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A Bivalent Meningococcal B Vaccine in Adolescents and Young Adults.

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eMediNexus    20 December 2017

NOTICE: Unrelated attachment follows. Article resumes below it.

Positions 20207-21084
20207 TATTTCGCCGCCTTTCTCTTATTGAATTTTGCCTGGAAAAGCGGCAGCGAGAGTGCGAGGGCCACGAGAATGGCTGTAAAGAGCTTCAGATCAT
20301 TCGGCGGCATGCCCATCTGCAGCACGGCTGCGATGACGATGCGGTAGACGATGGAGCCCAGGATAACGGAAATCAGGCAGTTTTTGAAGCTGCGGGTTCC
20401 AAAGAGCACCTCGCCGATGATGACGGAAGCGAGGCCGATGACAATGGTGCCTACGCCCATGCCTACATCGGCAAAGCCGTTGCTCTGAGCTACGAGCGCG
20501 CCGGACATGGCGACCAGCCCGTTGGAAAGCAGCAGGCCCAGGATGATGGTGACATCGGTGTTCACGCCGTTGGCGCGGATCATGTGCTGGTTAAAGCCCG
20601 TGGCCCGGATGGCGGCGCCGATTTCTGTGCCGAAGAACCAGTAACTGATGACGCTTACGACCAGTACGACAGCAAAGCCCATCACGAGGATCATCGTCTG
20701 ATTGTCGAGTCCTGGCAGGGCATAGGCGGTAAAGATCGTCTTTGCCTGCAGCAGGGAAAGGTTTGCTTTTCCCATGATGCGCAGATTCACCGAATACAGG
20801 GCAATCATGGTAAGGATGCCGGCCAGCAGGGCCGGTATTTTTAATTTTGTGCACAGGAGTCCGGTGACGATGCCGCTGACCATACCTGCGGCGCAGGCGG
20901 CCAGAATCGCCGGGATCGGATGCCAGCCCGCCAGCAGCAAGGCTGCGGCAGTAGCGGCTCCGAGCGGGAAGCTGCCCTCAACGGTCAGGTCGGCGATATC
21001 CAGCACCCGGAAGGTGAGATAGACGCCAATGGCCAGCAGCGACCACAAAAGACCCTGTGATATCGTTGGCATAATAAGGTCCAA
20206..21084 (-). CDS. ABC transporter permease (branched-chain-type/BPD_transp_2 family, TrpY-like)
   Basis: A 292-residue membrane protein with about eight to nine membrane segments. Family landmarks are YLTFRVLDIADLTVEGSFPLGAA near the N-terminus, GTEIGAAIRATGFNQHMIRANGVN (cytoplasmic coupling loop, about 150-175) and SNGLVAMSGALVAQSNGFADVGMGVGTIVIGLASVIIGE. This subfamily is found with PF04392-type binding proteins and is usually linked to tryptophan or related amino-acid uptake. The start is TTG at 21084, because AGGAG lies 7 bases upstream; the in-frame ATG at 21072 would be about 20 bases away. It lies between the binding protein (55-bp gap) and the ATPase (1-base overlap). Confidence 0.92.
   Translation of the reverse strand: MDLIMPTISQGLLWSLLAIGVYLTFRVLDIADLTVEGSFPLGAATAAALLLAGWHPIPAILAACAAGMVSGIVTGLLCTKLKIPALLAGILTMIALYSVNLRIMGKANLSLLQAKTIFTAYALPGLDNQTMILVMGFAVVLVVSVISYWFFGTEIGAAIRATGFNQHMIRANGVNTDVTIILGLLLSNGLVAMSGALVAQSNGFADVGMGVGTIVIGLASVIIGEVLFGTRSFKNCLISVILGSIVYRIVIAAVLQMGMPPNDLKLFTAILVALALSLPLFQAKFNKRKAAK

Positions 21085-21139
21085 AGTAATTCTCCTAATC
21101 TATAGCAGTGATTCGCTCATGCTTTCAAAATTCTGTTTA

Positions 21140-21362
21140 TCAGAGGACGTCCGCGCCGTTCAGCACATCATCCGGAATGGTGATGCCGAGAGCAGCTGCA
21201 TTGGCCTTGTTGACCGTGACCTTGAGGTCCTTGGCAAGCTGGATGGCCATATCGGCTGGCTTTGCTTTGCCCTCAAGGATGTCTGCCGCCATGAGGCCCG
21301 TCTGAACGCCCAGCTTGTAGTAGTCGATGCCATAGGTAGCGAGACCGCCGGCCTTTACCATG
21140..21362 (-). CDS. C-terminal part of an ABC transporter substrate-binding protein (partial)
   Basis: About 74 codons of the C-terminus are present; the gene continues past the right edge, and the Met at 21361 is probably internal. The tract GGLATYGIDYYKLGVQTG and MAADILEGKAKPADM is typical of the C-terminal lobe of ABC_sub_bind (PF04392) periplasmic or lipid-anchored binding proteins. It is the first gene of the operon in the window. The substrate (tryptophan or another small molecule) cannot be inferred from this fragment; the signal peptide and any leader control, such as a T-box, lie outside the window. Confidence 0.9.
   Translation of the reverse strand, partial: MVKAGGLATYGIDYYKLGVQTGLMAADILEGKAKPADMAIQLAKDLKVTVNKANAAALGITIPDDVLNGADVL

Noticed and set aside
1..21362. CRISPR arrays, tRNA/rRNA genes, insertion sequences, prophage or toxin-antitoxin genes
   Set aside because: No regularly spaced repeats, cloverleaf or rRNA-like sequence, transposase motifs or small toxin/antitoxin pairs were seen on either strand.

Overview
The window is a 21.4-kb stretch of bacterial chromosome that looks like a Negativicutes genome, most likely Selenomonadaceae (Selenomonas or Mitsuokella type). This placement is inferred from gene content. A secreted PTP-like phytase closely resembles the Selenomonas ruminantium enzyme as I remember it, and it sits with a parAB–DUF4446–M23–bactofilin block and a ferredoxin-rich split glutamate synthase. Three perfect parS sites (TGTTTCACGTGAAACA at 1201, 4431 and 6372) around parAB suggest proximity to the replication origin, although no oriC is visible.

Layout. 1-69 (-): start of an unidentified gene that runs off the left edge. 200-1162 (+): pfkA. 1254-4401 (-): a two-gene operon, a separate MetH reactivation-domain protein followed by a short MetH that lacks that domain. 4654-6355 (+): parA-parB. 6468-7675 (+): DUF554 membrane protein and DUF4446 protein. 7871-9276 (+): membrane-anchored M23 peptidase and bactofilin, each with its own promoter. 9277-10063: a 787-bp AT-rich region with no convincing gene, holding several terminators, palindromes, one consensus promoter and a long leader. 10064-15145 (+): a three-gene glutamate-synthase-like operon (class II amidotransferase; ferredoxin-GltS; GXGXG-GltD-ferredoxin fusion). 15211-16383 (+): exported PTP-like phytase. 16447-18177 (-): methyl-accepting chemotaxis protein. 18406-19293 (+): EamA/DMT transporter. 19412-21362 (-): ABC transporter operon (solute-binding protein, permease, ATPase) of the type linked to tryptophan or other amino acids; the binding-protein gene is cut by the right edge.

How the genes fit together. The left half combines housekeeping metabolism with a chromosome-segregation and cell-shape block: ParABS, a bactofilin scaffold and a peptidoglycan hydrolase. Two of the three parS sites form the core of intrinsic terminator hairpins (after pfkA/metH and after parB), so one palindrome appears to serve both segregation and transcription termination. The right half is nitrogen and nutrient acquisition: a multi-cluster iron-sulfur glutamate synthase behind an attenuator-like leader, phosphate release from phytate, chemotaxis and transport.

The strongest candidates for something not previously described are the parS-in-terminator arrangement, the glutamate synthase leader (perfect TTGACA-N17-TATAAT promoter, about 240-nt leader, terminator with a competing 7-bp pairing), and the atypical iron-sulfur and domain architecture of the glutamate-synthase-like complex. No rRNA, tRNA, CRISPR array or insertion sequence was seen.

A new study published in The New England Journal of Medicine assessed the safety of MenB-FHbp vaccine – a licensed meningococcal B vaccine targeting the factor H-binding protein, and its immunogenicity against diverse strains of group B meningococcus. This randomized trial assigned 3596 adolescents (10 to 18 years of age) to receive MenB-FHbp or hepatitis A virus vaccine and saline, and 3304 young adults (18 to 25 years of age) to receive MenB-FHbp or saline at baseline, 2 months, and 6 months. It was found that in the modified intention-to-treat population, the percentage of adolescents who had an increase in the human complement (hSBA) titer by a factor of 4 or more against each primary strain ranged from 56.0 to 85.3% after dose 2; and from 78.8 to 90.2% after dose 3. On the other hand, the percentages of young adults ranged from 54.6 to 85.6% and 78.9 to 89.7%, after doses 2 and 3, respectively. Whereas, composite responses after doses 2 and 3 in adolescents were 53.7% and 82.7%, respectively; while those in young adults were 63.3% and 84.5%, respectively. Meanwhile, responses to the 4 primary strains were predictive of responses to the 10 additional strains. Moreover, a majority of the patients who received MenB-FHbp reported mild or moderate pain at the vaccination site. Thus, it was concluded that MenB-FHbp elicited bactericidal responses against diverse meningococcal B strains after doses 2 and 3 and was associated with more reactions at the injection site than the hepatitis A virus vaccine and saline.

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